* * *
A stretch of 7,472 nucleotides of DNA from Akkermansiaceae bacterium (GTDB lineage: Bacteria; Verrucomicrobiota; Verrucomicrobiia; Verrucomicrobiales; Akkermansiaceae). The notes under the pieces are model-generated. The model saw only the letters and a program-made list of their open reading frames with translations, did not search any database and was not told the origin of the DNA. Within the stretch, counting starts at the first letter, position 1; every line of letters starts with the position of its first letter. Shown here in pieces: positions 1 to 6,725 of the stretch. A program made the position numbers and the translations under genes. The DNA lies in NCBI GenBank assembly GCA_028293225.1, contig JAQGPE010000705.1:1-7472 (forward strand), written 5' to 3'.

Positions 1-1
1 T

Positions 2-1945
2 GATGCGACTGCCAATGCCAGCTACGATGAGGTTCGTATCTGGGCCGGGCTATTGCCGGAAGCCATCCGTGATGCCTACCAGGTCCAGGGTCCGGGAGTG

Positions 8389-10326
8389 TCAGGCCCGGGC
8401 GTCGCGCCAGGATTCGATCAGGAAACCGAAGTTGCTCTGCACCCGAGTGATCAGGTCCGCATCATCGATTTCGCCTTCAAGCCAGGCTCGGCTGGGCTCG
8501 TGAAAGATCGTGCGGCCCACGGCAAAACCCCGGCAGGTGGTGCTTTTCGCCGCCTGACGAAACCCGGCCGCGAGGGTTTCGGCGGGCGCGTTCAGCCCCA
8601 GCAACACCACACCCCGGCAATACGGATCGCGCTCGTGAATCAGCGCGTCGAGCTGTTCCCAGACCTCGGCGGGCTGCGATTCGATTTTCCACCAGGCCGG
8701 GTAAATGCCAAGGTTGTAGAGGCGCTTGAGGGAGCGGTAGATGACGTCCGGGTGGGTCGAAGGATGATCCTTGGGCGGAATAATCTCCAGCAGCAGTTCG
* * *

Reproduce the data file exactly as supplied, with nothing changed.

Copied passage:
A stretch of 7,472 nucleotides of DNA from Akkermansiaceae bacterium (GTDB lineage: Bacteria; Verrucomicrobiota; Verrucomicrobiia; Verrucomicrobiales; Akkermansiaceae). The notes under the pieces are model-generated. The model saw only the letters and a program-made list of their open reading frames with translations, did not search any database and was not told the origin of the DNA. Within the stretch, counting starts at the first letter, position 1; every line of letters starts with the position of its first letter. Shown here in pieces: positions 1 to 6,725 of the stretch. A program made the position numbers and the translations under genes. The DNA lies in NCBI GenBank assembly GCA_028293225.1, contig JAQGPE010000705.1:1-7472 (forward strand), written 5' to 3'.

Positions 1-1
1 T

Positions 2-1945
2 GATGCGACTGCCAATGCCAGCTACGATGAGGTTCGTATCTGGGCCGGGCTATTGCCGGAAGCCATCCGTGATGCCTACCAGGTCCAGGGTCCGGGAGTG

Positions 8389-10326
8389 TCAGGCCCGGGC
8401 GTCGCGCCAGGATTCGATCAGGAAACCGAAGTTGCTCTGCACCCGAGTGATCAGGTCCGCATCATCGATTTCGCCTTCAAGCCAGGCTCGGCTGGGCTCG
8501 TGAAAGATCGTGCGGCCCACGGCAAAACCCCGGCAGGTGGTGCTTTTCGCCGCCTGACGAAACCCGGCCGCGAGGGTTTCGGCGGGCGCGTTCAGCCCCA
8601 GCAACACCACACCCCGGCAATACGGATCGCGCTCGTGAATCAGCGCGTCGAGCTGTTCCCAGACCTCGGCGGGCTGCGATTCGATTTTCCACCAGGCCGG
8701 GTAAATGCCAAGGTTGTAGAGGCGCTTGAGGGAGCGGTAGATGACGTCCGGGTGGGTCGAAGGATGATCCTTGGGCGGAATAATCTCCAGCAGCAGTTCG